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The secret to repairing a broken conversation

Reuters/Frank Polich
Whose line is it anyway?
  • Daena Giardella
By Daena Giardella

Senior Lecturer, MIT Sloan School of Management

Published Last updated This article is more than 2 years old.

We’ve all been there. In the midst of a productive conversation with a colleague, something unexpected happens. It might be an awkward phrase or an unintended tone of voice, or maybe someone simply says something we don’t want to hear. Suddenly the conversation has veered off course and one or both of us now feels disregarded, disrespected, or just plain angry.

It’s common in these situations for one or both people to shut down and begin to avoid the conversation or, perhaps, each other entirely. It’s as if the conversational road disappears and we’re suddenly in off-road conditions that are full of nerve-wracking pitfalls and uncomfortable dust-ups as we make clumsy attempts to salvage the dialogue. We blame the other person, we lick our wounds, and we retreat inward. The problem is that these reactions are ineffective and destabilizing in business settings where team and one-on-one conversations are crucial for planning and productivity.

Navigating these situations requires an ability to lead and communicate in the moment—to steer the conversation back on course and keep it, and the relationship, on a productive trajectory.

In my work as an organizational leadership consultant and executive coach, I frequently encounter these stories. My background as an improvisational actor has helped me understand that these moments require a skill set that I callimprovisational leadership.” Every conversation, after all, is an improvisation with its unpredictable undulations and intonations—not to mention the inherent complexity of the content in a competitive business setting.

So what’s the secret to repairing a broken conversation?

Use “Yes, and…”

Improvisers call “Yes, and” the essential element for making and accepting an improvisational offer,” which is anything you say or do that moves the scene forward. “Yes, and,” is an attitude that creates a collaborative spirit and builds strong relationships. Contrast that with, “Yes, but,” which creates a roadblock in the conversation. “But” negates or erases everything that we’ve said before it and causes the other party to feel invalidated. And here is the important point: “Yes, and,” does not mean that we have to agree with everything the other person says. In fact, it is most useful in moments of disagreement. It communicates: “Yes, I respect your perspective and here is my different perspective—let’s figure this out together.” “Yes, and,” creates a ramp back onto the paved conversational road. It moves the conversation forward and towards something.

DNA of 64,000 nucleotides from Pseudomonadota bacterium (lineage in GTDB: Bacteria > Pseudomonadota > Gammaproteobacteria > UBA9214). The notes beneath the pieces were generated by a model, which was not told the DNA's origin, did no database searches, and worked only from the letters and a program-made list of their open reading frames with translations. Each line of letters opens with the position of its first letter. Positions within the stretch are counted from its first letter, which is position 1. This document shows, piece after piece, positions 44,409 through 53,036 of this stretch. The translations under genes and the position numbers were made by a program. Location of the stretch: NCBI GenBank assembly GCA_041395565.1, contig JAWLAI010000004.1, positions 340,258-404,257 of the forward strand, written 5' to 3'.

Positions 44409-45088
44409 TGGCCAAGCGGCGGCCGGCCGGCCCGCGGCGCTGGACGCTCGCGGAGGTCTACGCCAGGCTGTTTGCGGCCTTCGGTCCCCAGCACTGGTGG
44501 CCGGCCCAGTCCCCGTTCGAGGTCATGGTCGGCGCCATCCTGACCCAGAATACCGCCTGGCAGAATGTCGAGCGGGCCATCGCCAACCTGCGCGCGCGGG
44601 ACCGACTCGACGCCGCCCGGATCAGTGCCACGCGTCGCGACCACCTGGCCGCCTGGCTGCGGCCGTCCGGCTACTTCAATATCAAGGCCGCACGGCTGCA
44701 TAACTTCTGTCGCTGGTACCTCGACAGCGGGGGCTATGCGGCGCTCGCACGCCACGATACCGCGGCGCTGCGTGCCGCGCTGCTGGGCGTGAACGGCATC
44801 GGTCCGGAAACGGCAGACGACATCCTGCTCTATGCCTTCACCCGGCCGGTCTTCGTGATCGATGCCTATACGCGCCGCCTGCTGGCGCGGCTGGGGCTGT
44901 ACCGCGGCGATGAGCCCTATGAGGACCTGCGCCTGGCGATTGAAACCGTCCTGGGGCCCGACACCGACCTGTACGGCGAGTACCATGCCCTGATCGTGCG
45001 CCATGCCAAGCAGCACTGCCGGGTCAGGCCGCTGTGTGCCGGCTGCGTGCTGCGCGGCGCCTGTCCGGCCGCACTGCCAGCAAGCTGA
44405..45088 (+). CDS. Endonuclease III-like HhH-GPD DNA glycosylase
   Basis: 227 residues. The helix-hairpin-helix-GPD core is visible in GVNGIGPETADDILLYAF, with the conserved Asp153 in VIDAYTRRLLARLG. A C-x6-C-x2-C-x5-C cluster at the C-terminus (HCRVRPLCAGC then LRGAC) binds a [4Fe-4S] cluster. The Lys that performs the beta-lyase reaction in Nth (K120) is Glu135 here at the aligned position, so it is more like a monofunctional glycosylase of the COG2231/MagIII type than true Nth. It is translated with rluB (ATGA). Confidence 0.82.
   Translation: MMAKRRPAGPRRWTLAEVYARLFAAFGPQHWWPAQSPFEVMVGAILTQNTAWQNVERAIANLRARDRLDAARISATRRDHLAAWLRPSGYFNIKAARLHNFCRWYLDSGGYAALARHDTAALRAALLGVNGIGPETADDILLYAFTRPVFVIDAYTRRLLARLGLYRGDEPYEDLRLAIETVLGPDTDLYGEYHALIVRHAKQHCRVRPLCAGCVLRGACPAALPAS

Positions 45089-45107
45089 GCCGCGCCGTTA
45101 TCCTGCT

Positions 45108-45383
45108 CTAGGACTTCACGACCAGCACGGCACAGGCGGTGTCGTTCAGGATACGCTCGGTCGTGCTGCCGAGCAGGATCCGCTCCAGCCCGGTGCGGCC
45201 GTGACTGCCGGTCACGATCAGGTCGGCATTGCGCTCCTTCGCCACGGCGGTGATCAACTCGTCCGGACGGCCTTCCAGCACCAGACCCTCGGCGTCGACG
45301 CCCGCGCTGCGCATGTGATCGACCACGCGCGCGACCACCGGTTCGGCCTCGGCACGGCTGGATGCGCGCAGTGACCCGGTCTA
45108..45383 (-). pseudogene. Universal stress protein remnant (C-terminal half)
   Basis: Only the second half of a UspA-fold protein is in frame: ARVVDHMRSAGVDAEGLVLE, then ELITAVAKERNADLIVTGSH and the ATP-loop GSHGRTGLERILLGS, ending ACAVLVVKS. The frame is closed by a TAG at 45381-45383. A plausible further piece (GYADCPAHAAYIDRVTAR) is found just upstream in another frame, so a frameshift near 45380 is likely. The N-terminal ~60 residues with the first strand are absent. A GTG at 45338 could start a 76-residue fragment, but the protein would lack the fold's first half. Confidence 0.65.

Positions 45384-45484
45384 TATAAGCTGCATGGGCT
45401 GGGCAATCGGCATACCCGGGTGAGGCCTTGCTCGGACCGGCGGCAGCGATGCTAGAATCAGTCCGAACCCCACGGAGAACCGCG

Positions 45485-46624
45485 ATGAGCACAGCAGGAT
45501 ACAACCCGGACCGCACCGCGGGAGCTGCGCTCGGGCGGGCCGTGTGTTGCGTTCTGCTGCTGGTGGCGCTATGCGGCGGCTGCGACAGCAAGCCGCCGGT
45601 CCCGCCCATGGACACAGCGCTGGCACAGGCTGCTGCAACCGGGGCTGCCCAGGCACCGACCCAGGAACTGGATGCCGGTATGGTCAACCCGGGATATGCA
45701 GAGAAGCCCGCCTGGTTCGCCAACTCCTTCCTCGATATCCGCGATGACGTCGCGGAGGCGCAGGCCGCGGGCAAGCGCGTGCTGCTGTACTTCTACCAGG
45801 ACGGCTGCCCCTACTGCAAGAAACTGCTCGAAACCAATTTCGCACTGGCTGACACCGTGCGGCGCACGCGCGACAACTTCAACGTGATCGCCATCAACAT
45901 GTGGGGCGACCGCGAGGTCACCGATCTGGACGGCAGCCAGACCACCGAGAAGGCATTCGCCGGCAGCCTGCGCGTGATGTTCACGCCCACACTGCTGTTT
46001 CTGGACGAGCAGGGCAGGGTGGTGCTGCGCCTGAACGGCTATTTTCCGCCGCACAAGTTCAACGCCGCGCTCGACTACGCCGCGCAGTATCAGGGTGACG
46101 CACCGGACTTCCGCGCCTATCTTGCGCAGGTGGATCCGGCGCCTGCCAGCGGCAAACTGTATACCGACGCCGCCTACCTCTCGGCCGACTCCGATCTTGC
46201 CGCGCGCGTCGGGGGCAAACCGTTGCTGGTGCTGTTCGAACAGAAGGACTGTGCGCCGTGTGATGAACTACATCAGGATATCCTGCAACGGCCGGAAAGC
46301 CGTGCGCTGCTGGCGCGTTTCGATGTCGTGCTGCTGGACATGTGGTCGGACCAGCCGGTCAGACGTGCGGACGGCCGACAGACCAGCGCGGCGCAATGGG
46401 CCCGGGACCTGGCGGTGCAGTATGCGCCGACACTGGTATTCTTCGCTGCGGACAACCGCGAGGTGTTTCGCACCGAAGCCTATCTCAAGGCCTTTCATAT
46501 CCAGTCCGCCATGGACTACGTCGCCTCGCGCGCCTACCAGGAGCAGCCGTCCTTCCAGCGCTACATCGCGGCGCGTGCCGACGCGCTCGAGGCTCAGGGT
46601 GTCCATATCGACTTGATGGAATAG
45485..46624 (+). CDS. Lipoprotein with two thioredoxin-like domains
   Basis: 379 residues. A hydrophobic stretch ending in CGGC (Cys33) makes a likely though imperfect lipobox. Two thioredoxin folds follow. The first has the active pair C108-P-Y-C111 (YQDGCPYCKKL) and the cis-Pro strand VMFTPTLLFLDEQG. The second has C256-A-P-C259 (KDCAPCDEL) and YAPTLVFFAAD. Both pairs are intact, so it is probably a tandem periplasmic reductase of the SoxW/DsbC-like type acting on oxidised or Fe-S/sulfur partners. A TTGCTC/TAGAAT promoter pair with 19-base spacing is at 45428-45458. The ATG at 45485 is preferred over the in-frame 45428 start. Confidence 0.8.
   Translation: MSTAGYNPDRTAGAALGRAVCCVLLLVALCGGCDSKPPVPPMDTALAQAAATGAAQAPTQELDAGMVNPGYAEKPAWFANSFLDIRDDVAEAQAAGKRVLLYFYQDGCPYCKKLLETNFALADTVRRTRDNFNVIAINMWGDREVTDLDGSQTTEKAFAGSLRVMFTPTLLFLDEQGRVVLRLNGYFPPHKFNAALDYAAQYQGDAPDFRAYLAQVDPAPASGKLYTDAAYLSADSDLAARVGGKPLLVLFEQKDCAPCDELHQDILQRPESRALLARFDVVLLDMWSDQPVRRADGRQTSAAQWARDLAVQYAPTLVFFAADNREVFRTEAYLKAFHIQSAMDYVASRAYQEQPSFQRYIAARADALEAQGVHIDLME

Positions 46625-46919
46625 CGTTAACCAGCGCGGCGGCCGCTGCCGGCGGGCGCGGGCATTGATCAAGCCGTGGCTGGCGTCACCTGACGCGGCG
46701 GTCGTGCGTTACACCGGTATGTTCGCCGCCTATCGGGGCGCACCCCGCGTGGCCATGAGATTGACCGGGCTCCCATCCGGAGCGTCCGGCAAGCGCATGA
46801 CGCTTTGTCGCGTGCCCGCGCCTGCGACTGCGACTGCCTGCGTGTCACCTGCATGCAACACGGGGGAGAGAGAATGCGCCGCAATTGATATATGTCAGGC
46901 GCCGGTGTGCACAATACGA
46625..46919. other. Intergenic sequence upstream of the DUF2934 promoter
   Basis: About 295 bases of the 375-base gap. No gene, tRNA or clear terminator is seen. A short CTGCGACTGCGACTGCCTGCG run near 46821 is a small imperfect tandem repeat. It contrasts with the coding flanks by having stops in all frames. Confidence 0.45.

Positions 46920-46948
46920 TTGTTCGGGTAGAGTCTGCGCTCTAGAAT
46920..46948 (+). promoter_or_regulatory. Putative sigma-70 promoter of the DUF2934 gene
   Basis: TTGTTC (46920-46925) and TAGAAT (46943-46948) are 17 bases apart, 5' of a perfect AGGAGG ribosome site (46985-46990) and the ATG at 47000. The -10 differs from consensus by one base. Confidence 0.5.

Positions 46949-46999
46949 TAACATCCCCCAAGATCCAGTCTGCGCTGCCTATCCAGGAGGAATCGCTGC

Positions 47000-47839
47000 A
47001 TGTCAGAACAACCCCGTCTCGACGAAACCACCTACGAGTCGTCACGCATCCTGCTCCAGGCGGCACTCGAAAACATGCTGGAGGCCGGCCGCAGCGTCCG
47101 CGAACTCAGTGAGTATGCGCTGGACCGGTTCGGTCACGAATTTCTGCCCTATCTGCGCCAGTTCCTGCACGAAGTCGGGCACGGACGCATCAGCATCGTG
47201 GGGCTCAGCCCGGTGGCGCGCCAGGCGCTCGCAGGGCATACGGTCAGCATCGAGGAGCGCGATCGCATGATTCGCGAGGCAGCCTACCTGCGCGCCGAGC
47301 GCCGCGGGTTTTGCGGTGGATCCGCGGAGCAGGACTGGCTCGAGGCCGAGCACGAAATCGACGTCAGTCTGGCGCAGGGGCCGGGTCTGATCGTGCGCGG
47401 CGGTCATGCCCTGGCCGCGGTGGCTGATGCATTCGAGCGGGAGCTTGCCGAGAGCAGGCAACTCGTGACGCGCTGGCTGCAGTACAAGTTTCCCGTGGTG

Identify and use status shifts

Improvisers know that there are shifts in status within each conversation, and they use them to their advantage to progress the action of the scene. In business conversations and negotiations, status shifts are very effective “influence moves.” So, for example, if I choose to go “low status” I might say, “I know you’ve been working in this field a long time.” I’ve lowered my status and raised yours, bringing you towards me into the conversation. Later I might raise my status by saying, “You know, I’m watching the budget on this and I need you on board with that.” I’ve asserted the goal, set limits, and invited you to join me in this effort.

Know your default habit roles

When we are in a broken conversation, it is crucial to know our default habits so we don’t keep having the same response over and over again.  Ask yourself, “What is my default role in conflict? Am I prone to be a people pleaser? Do I have a habit of being oppositional? Am I conflict averse?” The key is to identify our default habit roles and consciously move into new growing edge roles—listener, initiator, mediator, devil’s advocate, ally, limit setter, etc. Once you know your default role, you can be more adaptable and begin to make choices about how to respond in the moment—you won’t be limited in your responses.

Broken conversations are inevitable because human interaction can be messy. What matters is not whether we hit these conversational potholes, but rather how we recover and whether we use it as an opportunity to strengthen our relationships in order to reach our goals together. Approaching these moments with improvisational leadership and team skills gives us a tremendous advantage that helps us get back to smoother, more collaborative communication.

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